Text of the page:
When the Assembly of First Nations hosted a joint priorities meeting in January with high ranking government officials, including Prime Minister Justin Trudeau, there were two important people missing from around the table: Public Safety and Emergency Preparedness Minister Ralph Goodale and a representative from the First Nations Chiefs of Police Association.
Both were glaring absences considering the agenda. The meeting was to discuss the AFN-Canada Memorandum of Understanding. Top of the joint priorities list was “policing and community safety issues affecting First Nations.”
“I’m disappointed (Goodale) wasn’t there. He’s the big guy who makes the decisions in this area,” said Dwayne Zacharie, president of the First Nations Chiefs of Police Association. “I’m also disappointed that First Nations policing wasn’t there and that it was the AFN and not, say, the First Nation Police Chiefs Association, who are the experts in First Nations policing.”
There would have been value, he said, to have had the First Nation Police Chiefs Association provide information and background on the issue to the federal government.
Zacharie attributes the lack of an invitation to attend the meeting as the AFN not being aware of the association. However, that seems unlikely. Zacharie, himself, presented at the Special Chiefs Assembly in December 2018. He spoke to the need to have First Nations policing become a legislated essential service. The association has been in existence since 1993. The First Nations Policing Program (FNPP) came into effect in 1991.
As it stands now, he said, the First Nations Policing Program is a long-term federal program with no guarantee it will continue from one year to the next. That lack of guarantee means that many First Nations people are not considering policing as a career. Although First Nations officers get the same training as their mainstream counterparts, whether through the RCMP or the provincial police, they make less money than those who keep the peace off-reserve.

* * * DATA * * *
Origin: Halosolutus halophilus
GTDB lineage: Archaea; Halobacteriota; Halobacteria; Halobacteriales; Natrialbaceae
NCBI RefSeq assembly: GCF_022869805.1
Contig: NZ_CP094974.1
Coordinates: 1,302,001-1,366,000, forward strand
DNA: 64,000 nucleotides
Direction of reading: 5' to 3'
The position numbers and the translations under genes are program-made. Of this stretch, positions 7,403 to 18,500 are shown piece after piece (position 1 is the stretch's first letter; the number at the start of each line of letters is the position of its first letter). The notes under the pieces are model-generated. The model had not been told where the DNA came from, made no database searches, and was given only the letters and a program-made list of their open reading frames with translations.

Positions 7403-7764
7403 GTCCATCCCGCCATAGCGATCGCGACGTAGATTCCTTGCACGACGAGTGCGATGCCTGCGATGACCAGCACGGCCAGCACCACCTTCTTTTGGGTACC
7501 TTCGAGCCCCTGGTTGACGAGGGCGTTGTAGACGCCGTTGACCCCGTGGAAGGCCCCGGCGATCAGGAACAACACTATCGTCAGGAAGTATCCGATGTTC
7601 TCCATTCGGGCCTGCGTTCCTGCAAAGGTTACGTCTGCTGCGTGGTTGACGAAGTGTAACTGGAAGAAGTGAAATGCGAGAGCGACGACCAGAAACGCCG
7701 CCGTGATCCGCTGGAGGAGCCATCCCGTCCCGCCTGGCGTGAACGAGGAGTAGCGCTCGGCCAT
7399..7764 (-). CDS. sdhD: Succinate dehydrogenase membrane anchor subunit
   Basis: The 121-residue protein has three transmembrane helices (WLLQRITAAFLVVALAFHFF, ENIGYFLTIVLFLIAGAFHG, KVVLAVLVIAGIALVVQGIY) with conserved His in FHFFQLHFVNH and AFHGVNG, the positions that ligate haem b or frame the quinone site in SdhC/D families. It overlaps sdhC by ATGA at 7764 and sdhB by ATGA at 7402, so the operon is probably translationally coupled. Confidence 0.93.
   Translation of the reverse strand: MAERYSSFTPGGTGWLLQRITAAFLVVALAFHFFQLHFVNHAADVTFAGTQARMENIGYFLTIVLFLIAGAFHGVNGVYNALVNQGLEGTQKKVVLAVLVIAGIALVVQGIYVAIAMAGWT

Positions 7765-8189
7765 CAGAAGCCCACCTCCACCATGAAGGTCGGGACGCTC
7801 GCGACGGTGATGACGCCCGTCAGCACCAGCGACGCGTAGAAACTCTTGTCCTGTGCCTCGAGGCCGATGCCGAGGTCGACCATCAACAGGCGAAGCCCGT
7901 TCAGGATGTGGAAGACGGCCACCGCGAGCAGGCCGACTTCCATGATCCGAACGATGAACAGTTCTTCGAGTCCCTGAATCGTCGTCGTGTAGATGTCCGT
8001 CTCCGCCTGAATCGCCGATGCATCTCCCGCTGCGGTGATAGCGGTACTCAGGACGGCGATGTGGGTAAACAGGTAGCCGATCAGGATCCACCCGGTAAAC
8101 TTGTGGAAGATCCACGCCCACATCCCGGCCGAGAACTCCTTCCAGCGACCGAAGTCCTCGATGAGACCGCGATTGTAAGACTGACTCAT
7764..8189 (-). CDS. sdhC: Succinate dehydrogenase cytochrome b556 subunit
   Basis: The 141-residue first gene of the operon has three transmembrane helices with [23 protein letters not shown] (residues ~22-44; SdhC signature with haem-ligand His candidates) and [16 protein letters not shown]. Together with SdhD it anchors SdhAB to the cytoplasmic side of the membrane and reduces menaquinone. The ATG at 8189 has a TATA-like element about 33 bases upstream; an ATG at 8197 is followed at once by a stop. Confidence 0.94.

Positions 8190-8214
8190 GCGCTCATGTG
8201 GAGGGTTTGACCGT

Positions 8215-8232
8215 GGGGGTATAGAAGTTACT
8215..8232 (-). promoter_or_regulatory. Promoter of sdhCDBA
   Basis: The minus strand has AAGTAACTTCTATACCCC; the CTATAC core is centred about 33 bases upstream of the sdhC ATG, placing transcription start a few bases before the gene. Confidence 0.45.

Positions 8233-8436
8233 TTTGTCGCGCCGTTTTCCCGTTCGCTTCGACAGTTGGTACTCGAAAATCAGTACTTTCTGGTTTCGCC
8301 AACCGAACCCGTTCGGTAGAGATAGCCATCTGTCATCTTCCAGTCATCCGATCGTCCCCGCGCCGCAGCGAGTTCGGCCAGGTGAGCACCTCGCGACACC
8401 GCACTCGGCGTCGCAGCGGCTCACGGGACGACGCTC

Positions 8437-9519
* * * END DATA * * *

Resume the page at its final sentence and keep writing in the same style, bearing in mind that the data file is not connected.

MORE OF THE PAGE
In those almost 30 years, there has been little change in the structure of the program, so the new demands of policing on reserves are not being met.
“The resources in the program have been lacking for a long, long time,” said Zacharie.
“The way the program is designed; it’s set up to fail. There’s no safe guards put in place, the dollars aren’t always there. First Nations police departments are funded less than … mainstream policing.”
Zacharie points to the 2014 Auditor General’s report which included recommendations for changes to policing on reserve.
“Overall, we concluded that Public Safety Canada’s First Nations Policing Program is not adequately designed to deliver and does not adequately ensure that policing services on First Nations reserves are delivered in a manner that is consistent with the principles of the First Nations Policing Policy that we examined,” said the report.
As far as Zacharie knows, none of those recommendations have been implemented.
In fact, said Zacharie, the number of First Nations police officers is decreasing at a time when First Nations populations are increasing, and the number of stand-alone First Nations police departments has dropped from 60 to 36.